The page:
Magazine article National Parks

Slip Sliding Away?

Magazine article National Parks

Slip Sliding Away?

Article excerpt

Hydraulic fracturing could endanger the American eel and harm the longest undammed river on the Eastern Seaboard.

AS A YOUNG BOY LIVING NEAR PORT JERVIS, NEW YORK, Joseph Dembeck often fished for eels at dusk, by the light of a lantern. This was long before he became a marine biologist and learned all about their status as a keystone species, integral to maintaining the health of the Delaware River. Small ones or "shoestrings," he tossed back. But bigger ones, fat females, about 18 to 24 inches long and probably 15 to 20 years old, he'd keep. "We'd skin them, cut them into four-inch sections, put some LaWTy1S spice on them, and grill them and eat them like com on the cob," he says.

Dembeck's boyhood on the upper Delaware and his love of the outdoors led him to pursue a career in freshwater ecology and fisheries, with a focus on the American eel (Anguilla rostrata). "I swam and rafted on the river in summer," he says. "My parents still do. It was one of the joys of living on the Delaware. And we always saw eels. The water was so clear you'd see their tails and heads sticking out from rocks."

Back then, three decades ago, widespread opposition killed the planned Tocks Island Dam between two current national park units, Upper Delaware Scenic and Recreational River and Delaware Water Gap National Recreation Area to the south. The Delaware still runs free for 330 miles along the entire length of its main stem. It's the longest undammed river on the Atlantic coast and healthier for it. "One of the reasons we have such biodiversity is because of the connectivity to the ocean," says Don Hamilton, natural resource specialist at Upper Delaware Scenic and Recreational River. "American eels are not the most charismatic of creatures, but they're probably more important here than the warm and fuzzy species that people generally think about."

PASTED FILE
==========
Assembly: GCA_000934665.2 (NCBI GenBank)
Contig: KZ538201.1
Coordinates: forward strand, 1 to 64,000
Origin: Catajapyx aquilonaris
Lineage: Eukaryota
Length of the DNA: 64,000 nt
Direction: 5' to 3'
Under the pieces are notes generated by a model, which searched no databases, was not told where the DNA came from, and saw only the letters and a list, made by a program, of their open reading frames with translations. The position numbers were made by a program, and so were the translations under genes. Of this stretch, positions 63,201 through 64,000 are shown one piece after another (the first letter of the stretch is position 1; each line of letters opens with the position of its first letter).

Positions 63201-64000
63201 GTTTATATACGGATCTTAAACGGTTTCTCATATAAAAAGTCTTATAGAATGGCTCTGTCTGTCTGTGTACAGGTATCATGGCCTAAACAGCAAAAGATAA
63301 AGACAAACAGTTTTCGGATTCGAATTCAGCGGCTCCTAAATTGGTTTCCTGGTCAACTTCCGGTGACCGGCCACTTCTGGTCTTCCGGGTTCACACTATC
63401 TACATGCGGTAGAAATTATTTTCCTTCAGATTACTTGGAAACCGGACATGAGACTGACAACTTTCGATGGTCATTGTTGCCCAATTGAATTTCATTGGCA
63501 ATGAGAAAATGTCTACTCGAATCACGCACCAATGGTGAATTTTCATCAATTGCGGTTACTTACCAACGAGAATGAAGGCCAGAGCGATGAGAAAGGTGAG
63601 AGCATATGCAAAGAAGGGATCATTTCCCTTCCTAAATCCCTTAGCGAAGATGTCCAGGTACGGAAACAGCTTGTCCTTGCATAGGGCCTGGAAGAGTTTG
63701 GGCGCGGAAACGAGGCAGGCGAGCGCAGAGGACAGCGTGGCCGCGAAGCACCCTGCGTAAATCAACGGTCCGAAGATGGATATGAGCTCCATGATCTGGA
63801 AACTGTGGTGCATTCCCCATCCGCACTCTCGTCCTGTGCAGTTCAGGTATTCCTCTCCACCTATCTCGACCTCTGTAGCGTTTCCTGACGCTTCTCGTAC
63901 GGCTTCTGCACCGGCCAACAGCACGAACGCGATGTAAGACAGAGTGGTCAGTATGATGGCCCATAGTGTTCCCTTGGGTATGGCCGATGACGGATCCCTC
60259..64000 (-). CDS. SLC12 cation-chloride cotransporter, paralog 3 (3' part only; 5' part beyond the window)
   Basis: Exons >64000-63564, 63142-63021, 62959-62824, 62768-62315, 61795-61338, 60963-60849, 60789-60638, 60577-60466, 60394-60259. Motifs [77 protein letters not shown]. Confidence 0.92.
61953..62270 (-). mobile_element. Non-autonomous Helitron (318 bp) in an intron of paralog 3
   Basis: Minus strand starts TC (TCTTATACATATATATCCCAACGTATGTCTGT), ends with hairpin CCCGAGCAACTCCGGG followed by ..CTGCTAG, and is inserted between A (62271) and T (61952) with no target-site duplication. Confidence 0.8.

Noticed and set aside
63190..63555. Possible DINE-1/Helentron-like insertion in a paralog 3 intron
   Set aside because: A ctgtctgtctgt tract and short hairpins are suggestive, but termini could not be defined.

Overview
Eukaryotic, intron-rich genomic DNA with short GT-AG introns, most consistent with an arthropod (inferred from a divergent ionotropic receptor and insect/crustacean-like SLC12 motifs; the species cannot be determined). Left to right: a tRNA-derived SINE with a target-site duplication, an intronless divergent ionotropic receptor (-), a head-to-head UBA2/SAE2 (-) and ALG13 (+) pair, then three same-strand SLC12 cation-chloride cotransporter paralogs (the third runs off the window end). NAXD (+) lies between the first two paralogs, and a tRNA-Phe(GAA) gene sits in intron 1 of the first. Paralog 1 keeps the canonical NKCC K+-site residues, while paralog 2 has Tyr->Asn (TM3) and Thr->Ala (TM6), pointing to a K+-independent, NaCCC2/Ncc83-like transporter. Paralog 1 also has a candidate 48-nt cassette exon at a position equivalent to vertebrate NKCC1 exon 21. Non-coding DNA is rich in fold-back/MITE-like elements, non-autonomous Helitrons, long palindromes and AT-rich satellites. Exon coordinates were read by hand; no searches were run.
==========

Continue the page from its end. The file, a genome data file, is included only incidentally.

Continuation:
American eels are a host fish for eastern elliptio freshwater mussels, which make up the greatest animal biomass in the river and function rather like the river's kidneys- filtering the water and maintaining its quality and clarity. Some 15 million Americans get their drinking water from the Delaware River Basin, many from the river itself. "You can contrast the Delaware with the Susquehanna, which has many dams on it," says Hamilton. "With the advent of dams, the Susquehanna hasn't had American eels in the upper reaches ofthat system, nor has it had reproducing populations of the eastern elliptio mussel." A recent experimental stocking of American eels in the upper reaches of the Susquehanna watershed by the U.S. Geological Survey aims to change that.

"I call this place the Jackson Hole of the East Coast," says Sean McGuinness, superintendent of the Upper Delaware Scenic and Recreational River, stressing the river's clean waters and the fact that 80 percent of the area remains forested. But a new threat looms: Hydraulic fracturing (or "fracking") would tap natural gas in the sprawling Marcellus Shale region but could compromise the ecological balance of the Delaware River by seriously affecting eel habitat.

"The jury is out on fracking and the poisons they're going to put 6,000 feet down," says McGuinness, pointing to serious concerns about potential contamination of the aquifer. "But right now, the immediate threat is ground disturbance, the actual drilling operations, and the clearing of seven-acre sites to put in the drilling pads. The entire process, including road building, will cause erosion and siltation into the streams and creeks that eventually end up in the Delaware River. …

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